In my experience, the proxy server for the internet APN is not necessary, and in fact hinders certain functionality (I know that it at least blocks the download component of Speedtest.Net; when I saw that, I didn't bother to use it long enough after that to figure out what else it was breaking).
I am currently using a configuration profile generated with the Configuration Utility in order to work around the internet access problem. It works fine for that, and I had no problem setting that up. I've had no problem with the service and no problem with configuring it provided that I had a place to enter the values that needed to be configured.
Back when I used the iOS 5.x modified-iTunes-backup procedure to modify the APNs, I found that all I needed to do was to change any of the default AT&T APNs to the "att.mvno" one and leave everything else the way that AT&T had already configured it for their service (including all of the default MMS values). So I haven't been using the Straight Talk supplied web proxy since day 1, and it's worked just fine. MMS used to work fine, too.
The thing that galls me about the MMS problem from a practicality perspective is that a friend of mine who doesn't own an iPhone could send me an MMS message, and not only would I never know that they sent it, but they would never know that I never got it. From their perspective, it was successfully sent, and nothing got kicked back to them. From my perspective, nothing ever showed up.
Yeah, I truly don't understand at all why my 4S refuses to access data unless I put in the proxy. StraightTalk says I don't need to, other people on the Internet say I don't need to, but my own experience shows me it simply doesn't work without it. I haven't got the slightest idea why.
I also can't for the life of me imagine why the iPhone config utility doesn't have fields for MMS. It seems like such a strange and pointless omission.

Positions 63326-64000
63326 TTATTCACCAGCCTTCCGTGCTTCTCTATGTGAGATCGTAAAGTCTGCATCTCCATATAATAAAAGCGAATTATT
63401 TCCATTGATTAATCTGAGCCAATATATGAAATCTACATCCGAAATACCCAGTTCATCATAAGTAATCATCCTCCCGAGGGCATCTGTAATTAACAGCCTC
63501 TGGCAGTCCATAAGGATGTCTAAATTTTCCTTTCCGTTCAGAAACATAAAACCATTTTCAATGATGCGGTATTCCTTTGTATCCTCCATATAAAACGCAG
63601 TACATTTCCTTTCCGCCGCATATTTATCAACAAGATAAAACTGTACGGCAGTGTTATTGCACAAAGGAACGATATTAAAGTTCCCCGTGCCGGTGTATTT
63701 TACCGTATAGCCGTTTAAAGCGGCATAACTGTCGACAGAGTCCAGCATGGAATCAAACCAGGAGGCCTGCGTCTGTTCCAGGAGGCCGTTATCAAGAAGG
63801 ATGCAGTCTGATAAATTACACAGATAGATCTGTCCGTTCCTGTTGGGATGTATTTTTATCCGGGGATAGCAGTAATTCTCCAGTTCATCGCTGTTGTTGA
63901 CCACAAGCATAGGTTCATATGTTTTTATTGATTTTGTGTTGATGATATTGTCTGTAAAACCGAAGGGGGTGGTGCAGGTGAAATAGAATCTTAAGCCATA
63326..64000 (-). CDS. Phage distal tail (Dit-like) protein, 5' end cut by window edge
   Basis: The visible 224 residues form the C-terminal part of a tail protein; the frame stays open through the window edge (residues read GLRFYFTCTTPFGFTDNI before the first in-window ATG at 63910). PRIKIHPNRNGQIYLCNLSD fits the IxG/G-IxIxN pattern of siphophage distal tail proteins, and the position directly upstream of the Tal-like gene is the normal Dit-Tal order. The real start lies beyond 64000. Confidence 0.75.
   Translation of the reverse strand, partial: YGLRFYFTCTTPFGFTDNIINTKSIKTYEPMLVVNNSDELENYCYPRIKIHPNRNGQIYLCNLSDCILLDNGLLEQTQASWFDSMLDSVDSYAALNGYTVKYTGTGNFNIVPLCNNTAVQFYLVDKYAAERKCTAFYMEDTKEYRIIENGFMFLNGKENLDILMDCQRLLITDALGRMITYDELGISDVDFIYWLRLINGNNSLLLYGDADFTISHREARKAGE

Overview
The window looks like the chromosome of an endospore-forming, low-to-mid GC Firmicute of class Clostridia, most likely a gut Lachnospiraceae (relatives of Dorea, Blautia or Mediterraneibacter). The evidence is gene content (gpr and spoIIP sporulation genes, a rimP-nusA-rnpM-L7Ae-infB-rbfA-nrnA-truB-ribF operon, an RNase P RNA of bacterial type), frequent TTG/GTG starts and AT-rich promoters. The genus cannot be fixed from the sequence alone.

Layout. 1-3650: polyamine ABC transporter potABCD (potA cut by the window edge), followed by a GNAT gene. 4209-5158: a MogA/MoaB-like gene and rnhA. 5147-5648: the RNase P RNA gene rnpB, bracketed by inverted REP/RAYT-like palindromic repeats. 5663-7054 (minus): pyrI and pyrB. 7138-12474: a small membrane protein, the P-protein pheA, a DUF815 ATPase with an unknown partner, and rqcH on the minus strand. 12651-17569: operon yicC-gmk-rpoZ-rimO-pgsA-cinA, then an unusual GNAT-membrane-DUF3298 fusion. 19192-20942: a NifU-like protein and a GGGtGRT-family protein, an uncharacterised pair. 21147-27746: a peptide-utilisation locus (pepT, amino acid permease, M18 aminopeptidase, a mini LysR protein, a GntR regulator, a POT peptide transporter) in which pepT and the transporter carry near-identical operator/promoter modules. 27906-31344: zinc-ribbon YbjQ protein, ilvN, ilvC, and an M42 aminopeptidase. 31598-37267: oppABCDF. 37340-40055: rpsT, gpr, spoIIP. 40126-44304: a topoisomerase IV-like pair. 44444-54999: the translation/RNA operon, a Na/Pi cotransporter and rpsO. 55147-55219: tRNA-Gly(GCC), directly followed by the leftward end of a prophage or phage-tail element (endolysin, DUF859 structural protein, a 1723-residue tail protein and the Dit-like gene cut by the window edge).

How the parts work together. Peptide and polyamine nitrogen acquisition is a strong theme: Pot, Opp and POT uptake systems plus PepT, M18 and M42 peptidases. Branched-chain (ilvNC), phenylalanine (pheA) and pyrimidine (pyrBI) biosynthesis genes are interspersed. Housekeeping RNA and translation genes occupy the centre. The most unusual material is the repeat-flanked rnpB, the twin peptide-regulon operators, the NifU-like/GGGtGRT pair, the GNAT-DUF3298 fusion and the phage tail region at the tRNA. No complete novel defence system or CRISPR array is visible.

Apple has zero incentive to make life easier on those switching carriers to budget carriers. Nothing bizarre or pointless about that. For every guy like you, there's 100 others who will never switch over. This keeps Apple partners like AT&T very happy. Also less support load for apple geniuses.
Well, that all depends on what Apple's internal corporate culture's value system is, doesn't it? If they want to continue to give off the impression that the end-user is their direct customer and that they prize that end-user's experience above all else, then they need to distance themselves from things like this.
I think that Apple has worked very hard to cast this image of themselves as the champion of the end-user. If that's the case, then they need to start proving it with mobile devices like the iPhone, which occupies a market segment where users have traditionally not been regarded as much more than pawns. I feel as though Apple here is treating this situation like their ongoing business relationship with AT&T and other carriers is more important than satisfying the needs of their customers whenever the two are in conflict. I suspect that Apple wouldn't want that kind of press.